Updated: October 21, 2021 7:36:32 am
This year’s Sveriges Riksbank Prize in Economic Sciences (the Nobel prize) has been awarded to David Card for his empirical contribution to labour economics and to Joshua Angrist and Guido Imbens for pioneering new methods to analyse causal relationships. The trio invented methods that have led to the so-called “credibility revolution” in empirical economics.
The scope of issues that economists examine has widened over the last three decades as the discipline began exploring answers beyond mathematical models and ideological discourse. Although neoclassical theories are elegant, questions were raised about their real-life evidence. Do economists have credible evidence such that policymakers and the public can take them seriously? Nobel laureates Abhijit Banerjee and Esther Duflo point out that the lack of evidence is one of the reasons economists were considered less credible.
For an evidence-based approach, understanding the causal relationship between different factors, therefore, becomes imperative. A classic example of a causal relationship is the impact of education on lifetime earnings — would one extra year of education increase earnings and by what magnitude? Economists embraced the experimental approach to tackle the credibility crisis and to assess the precise causal effect of policies. Like in medical science, development economists launched smaller randomised controlled trials in the hope of establishing causality between different variables and to investigate which policy interventions were effective. In a randomised control trial, Duflo, along with others tested how monitoring and financial incentives reduced teacher absenteeism and improved learning in India. Based on experimentally derived causal inferences, economists can recommend more rigorous, objective and rational interventions to solve larger problems like poverty.
However, it is dreadfully challenging to conduct field experiments in many cases. They are expensive, time-consuming and ethically tricky. That is where the idea of “natural experiments” becomes illuminating which rely on random variation without any manipulation by researchers. Card and Alan Krueger designed their famous natural experiment based on the changes in the minimum wage in New Jersey and compared it with Pennsylvania, which has not experienced similar changes. They studied employment in the fast-food industry in the two states before and after the wage changes in New Jersey. Contrary to the predictions of standard economic theory, they found a slight increase in employment in New Jersey compared to Pennsylvania. This finding was a massive blow to conventional supply and demand models. Angrist and Imbens have also designed many natural (quasi) experiments and have been developing a statistical toolkit to precisely estimate the causal effects of policies.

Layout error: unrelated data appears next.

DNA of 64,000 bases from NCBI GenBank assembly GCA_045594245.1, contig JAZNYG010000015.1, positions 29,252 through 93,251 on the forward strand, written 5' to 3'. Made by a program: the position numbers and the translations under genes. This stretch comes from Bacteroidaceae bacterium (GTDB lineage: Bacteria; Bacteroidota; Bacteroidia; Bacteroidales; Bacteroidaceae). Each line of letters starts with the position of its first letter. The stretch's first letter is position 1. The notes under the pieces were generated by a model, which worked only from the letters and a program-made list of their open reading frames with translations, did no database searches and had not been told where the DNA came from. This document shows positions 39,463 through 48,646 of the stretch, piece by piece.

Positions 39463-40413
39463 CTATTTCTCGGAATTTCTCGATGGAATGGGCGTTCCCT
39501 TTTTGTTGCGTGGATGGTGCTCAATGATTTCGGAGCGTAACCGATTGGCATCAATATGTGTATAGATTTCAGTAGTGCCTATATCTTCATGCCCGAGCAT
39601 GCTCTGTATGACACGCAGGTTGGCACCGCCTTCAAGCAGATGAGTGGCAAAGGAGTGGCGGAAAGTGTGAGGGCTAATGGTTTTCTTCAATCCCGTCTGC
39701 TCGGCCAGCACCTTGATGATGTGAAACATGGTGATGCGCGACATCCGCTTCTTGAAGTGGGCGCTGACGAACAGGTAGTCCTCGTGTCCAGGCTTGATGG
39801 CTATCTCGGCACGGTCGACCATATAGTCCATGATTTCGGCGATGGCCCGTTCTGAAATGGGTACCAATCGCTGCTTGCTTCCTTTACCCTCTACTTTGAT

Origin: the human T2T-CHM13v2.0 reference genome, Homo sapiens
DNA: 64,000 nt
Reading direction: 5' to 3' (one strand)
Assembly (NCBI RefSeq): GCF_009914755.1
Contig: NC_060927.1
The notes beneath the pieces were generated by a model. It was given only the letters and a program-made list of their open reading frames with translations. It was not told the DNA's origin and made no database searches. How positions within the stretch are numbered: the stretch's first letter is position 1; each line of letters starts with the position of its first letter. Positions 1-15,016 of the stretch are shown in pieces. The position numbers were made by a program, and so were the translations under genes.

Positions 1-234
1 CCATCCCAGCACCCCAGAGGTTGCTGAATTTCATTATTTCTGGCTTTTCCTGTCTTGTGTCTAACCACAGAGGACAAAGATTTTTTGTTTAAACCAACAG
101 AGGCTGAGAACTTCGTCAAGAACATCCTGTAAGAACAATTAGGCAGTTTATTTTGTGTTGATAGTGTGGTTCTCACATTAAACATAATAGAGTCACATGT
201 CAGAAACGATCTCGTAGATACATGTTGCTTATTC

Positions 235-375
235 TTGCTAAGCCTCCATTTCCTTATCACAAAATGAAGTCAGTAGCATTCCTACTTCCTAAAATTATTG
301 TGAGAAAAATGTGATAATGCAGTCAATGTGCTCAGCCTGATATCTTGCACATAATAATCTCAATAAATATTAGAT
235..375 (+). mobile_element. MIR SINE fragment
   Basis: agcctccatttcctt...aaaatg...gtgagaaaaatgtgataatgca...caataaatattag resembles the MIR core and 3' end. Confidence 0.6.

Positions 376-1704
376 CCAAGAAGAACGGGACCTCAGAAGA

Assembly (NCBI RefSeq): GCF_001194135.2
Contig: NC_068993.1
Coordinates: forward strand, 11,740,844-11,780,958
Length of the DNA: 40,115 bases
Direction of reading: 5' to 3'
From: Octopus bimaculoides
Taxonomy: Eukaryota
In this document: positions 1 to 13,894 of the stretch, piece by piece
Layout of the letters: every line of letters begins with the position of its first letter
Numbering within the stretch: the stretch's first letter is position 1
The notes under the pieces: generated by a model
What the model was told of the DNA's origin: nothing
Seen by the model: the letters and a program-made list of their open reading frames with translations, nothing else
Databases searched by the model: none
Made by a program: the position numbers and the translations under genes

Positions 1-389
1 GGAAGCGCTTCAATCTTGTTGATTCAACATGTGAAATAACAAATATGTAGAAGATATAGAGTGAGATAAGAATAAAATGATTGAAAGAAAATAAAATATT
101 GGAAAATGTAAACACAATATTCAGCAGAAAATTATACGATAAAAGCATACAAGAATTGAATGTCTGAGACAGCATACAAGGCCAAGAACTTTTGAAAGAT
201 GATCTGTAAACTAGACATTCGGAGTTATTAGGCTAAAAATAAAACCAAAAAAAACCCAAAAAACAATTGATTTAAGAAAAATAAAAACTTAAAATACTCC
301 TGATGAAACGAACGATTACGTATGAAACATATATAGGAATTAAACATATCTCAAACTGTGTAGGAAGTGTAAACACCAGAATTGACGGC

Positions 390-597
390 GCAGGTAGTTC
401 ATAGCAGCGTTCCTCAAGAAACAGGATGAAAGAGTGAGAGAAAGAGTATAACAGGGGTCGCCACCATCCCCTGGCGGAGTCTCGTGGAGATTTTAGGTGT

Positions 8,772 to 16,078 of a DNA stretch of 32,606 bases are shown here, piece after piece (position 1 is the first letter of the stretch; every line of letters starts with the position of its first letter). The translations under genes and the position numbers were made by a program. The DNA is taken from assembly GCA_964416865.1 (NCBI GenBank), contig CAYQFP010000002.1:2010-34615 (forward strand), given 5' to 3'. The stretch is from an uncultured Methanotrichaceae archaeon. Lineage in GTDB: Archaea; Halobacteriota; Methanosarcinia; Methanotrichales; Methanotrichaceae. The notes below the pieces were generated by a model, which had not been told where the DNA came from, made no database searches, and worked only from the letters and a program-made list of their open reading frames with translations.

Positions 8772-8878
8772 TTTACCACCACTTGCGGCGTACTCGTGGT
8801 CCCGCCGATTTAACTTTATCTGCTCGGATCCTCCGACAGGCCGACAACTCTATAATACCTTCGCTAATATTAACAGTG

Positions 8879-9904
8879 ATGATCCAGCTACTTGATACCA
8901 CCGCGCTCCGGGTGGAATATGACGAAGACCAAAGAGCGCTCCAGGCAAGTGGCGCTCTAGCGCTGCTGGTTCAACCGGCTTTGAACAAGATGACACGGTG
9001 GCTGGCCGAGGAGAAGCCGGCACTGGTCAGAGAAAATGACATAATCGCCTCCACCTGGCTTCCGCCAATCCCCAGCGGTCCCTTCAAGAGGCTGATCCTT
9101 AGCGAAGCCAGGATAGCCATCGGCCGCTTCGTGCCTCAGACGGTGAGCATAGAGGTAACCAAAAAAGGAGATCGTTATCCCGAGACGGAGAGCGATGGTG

The study of causality is not novel to the research community. However, causal relations were not extensively studied with empirical methods in social sciences. Newton’s second law proposes that an object in uniform motion will continue its motion unless some external force is applied. Credibility revolutionists use this very principle to explain economic dynamics. Nonetheless, “causality is no correlation” is the most common catchphrase for these revolutionaries. To distinguish causal links from correlation, economists rely on counterfactuals. For example, in the Card and Krueger study, they show that employment in two states had been evolving in parallel fashion before changes in the minimum wage. Based on that, they assume that employment would evolve similarly in both states without any intervention. Even if they did not observe what would have happened in New Jersey if there was not any intervention, they could observe the counterfactual situation in Pennsylvania.
Since economics closely deals with politics and the market, it is critical to identify which policy interventions are best (and cost-effective). It is worth considering two studies based on two flagship programmes of the Government of India — the Pradhan Mantri Gram Sadak Yojana and the Rajiv Gandhi Grameen Vidyutikaran Yojana. The general assumption that policymakers make is that rural infrastructure programmes would increase farm and off-farm economic activities and reduce poverty. However, recent studies by Sam Asher, Paul Novosad, Fiona Burlig and Louis Preonas point out that while such programmes increase road and electricity connectivity, they do not cause significant economic development even four to five years after completion. It is thus meaningful to examine whether such interventions cause development, to what extent they increase welfare and where they fail.
This column first appeared in the print edition on October 20, 2021 under the title ‘The credibility revolution’. The writer is a PhD student, Universität Hohenheim, Germany
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